Sunday, March 17, 2013

Review: The Importance of Being Earnest by Oscar Wilde

The Importance of Being EarnestThe Importance of Being Earnest by Oscar Wilde
My rating: 5 of 5 stars

I first read The Importance of Being Earnest in high school. While I enjoyed it then, I lacked a lot of the context necessary for understanding much of the satire. Luckily, Oscar Wilde is funny even without the context. But, it helps.

The narrative takes place in drawing rooms and gardens, first in London and then in the English countryside. Jack Worthing goes by the name of Earnest when he's in London, so his young female ward won't try to model her behavior after how he acts in the city. He confesses his ruse to his friend Algernon Montcrief, who has a similar ruse of a sick friend named Bunbury. Algernon differs from Jack only in how proud he is of deception. While Jack might appear to be the more upright of the two, he's no less of a liar.

Such machinations exist in comedies to be found out, though, and they are. When Jack proposes to his lady love, Gwendolen Fairfax, she tells him it's his name as much as anything else she loves, and he plots to legally change it. Algernon goes to the countryside, meanwhile, posing himself as Earnest. Cecily Cardew, Jack's young ward, is in love with Earnest, though, and Algernon immediately falls for her, and proposes.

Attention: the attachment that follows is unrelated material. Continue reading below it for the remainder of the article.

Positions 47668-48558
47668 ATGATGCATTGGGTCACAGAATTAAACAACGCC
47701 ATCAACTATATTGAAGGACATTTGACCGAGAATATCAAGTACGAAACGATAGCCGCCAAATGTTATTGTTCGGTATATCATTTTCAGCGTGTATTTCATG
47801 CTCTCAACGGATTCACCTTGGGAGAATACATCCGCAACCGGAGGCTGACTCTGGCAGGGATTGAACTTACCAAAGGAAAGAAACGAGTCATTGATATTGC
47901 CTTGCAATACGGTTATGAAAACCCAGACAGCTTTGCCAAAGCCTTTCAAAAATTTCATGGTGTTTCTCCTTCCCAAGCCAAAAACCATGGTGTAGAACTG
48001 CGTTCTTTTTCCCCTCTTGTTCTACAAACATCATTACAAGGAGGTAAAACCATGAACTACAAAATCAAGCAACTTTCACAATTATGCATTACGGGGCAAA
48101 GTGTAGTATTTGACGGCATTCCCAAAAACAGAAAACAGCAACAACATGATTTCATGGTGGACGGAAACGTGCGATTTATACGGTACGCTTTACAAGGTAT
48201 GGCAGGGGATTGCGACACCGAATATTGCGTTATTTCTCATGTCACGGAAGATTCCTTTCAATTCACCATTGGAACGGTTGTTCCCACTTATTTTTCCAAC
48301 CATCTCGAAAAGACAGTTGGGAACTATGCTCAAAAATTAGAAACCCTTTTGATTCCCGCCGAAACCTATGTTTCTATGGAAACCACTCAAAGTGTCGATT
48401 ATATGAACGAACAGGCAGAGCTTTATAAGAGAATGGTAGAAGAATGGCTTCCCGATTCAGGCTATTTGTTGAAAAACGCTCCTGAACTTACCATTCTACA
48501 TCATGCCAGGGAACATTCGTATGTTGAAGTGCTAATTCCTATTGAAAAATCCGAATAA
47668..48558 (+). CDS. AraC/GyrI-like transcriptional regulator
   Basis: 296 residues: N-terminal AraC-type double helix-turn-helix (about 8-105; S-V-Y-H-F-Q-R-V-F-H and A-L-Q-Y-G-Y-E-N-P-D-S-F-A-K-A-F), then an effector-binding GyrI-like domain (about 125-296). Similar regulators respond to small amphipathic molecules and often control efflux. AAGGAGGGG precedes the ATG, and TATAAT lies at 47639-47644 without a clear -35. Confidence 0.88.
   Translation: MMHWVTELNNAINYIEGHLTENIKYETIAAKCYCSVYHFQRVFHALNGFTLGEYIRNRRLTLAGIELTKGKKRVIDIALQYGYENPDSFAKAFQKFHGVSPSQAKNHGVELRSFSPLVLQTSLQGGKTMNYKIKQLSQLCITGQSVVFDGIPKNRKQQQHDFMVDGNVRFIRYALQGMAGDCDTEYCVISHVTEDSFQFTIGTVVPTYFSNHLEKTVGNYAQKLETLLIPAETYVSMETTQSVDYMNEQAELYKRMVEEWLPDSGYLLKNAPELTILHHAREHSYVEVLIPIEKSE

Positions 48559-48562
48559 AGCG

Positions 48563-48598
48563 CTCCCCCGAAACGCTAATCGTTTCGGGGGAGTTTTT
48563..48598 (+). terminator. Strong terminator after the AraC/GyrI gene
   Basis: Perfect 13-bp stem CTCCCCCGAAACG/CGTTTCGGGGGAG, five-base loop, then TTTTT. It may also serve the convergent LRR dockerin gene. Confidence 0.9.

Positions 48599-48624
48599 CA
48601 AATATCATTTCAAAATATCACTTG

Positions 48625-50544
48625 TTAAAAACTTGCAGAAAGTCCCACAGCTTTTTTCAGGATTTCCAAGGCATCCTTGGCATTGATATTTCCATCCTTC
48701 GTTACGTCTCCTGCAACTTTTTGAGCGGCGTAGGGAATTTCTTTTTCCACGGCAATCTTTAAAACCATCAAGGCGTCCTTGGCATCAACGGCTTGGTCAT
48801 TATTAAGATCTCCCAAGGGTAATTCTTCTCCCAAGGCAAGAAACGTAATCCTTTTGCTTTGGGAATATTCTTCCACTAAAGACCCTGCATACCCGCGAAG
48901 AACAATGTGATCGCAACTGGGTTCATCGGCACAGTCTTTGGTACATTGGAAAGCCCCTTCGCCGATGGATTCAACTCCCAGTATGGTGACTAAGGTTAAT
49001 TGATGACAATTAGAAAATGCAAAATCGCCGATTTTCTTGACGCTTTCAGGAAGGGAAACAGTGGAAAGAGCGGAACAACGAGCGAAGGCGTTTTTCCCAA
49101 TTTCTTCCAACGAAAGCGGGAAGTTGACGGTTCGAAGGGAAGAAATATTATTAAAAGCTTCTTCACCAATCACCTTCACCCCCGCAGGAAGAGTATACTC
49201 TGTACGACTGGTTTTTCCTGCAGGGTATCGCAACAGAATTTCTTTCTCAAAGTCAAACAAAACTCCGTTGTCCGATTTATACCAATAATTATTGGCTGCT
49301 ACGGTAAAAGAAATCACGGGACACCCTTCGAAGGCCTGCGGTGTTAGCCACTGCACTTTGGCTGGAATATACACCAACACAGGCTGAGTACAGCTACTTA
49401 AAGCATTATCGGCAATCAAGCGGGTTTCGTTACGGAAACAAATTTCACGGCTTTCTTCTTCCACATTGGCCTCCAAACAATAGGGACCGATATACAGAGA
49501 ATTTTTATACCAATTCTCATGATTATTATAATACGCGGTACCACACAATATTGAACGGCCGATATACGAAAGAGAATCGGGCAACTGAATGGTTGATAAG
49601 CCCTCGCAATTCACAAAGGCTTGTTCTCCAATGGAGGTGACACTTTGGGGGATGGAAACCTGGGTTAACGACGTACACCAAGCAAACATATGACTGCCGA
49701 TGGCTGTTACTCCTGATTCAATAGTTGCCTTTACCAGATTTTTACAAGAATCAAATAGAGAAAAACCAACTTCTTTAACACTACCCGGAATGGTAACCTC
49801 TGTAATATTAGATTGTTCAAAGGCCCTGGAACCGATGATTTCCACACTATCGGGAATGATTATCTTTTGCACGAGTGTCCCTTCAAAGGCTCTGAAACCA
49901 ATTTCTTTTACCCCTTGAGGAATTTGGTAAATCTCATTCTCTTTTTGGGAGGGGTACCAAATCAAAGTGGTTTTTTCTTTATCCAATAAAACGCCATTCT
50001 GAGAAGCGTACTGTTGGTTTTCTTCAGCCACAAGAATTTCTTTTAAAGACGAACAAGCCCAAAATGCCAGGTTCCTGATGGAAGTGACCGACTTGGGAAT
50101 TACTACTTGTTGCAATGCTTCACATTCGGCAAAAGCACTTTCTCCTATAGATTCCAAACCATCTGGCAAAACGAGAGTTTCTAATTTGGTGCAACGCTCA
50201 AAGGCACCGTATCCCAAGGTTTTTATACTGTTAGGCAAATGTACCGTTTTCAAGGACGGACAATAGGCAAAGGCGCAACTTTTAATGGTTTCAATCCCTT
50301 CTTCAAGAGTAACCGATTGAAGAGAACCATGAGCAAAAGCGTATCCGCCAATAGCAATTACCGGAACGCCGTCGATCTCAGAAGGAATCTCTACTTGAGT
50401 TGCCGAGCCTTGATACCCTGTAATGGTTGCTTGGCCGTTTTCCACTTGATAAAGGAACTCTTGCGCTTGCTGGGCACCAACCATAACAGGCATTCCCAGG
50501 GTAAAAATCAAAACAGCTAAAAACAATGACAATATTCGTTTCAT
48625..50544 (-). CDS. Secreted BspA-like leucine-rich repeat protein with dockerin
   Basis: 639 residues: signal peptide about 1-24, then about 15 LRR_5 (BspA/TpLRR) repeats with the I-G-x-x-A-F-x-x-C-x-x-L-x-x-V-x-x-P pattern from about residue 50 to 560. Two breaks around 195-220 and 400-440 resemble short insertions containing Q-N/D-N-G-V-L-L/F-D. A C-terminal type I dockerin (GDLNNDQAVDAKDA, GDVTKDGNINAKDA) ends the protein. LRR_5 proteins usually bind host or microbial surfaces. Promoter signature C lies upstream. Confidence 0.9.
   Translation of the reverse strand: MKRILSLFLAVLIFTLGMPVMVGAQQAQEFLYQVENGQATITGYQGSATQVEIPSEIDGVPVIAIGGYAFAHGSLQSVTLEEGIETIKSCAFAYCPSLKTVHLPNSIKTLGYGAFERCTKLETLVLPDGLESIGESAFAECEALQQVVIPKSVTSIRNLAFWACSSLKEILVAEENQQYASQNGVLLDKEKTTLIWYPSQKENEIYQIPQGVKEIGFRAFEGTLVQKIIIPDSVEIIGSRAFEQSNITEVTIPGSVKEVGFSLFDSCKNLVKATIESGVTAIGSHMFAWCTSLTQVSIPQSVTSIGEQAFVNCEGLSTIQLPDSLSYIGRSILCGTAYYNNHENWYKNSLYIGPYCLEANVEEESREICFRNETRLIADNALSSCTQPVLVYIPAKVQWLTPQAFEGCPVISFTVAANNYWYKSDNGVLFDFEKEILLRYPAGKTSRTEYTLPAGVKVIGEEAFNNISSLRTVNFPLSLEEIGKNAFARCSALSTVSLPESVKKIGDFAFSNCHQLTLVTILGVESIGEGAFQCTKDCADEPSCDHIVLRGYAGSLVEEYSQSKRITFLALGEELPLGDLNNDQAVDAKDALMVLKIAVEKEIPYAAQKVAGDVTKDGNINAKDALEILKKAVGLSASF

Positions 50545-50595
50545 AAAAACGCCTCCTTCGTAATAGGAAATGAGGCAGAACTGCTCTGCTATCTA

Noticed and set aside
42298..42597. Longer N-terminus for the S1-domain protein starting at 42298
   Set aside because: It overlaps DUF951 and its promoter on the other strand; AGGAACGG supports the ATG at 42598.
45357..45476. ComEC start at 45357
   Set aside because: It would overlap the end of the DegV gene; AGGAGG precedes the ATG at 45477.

Conflict in this play is brief, often silly, and solved relatively quickly. The matter of Jack's birth is answered in the final scene of the play, and in a way that neatly wraps it up.

The humor within the play is very British: dry, satirical, and sometimes silly. Anyone who likes British comedy but doesn't like Oscar Wilde is suspect, in my eyes, as most of it seems to derive from Wilde's works. Some of it's highbrow, but there's some bawdy humor, as well as some poking fun at the institute of marriage and the war of the sexes.

I listened to this play as a performance by  James Marsters, Charles Busch, Emily Burgl, Neil Dickson, Jill Gascoine, Christopher Neame, and Matthew Wolf, produced by L.A. Theatre Works. There are a number of sound effects added, among them the sound of a live audience. I couldn't help but wonder what Wilde might've thought of laugh tracks, though it did make for an enjoyable listening experience. The actors' comic timing was perfect, and Marsters as Jack/Earnest was excellent.

I'm glad I revisited this play. I didn't hate it in high school, but I feel like I couldn't possibly have appreciated it for what it was, back then.

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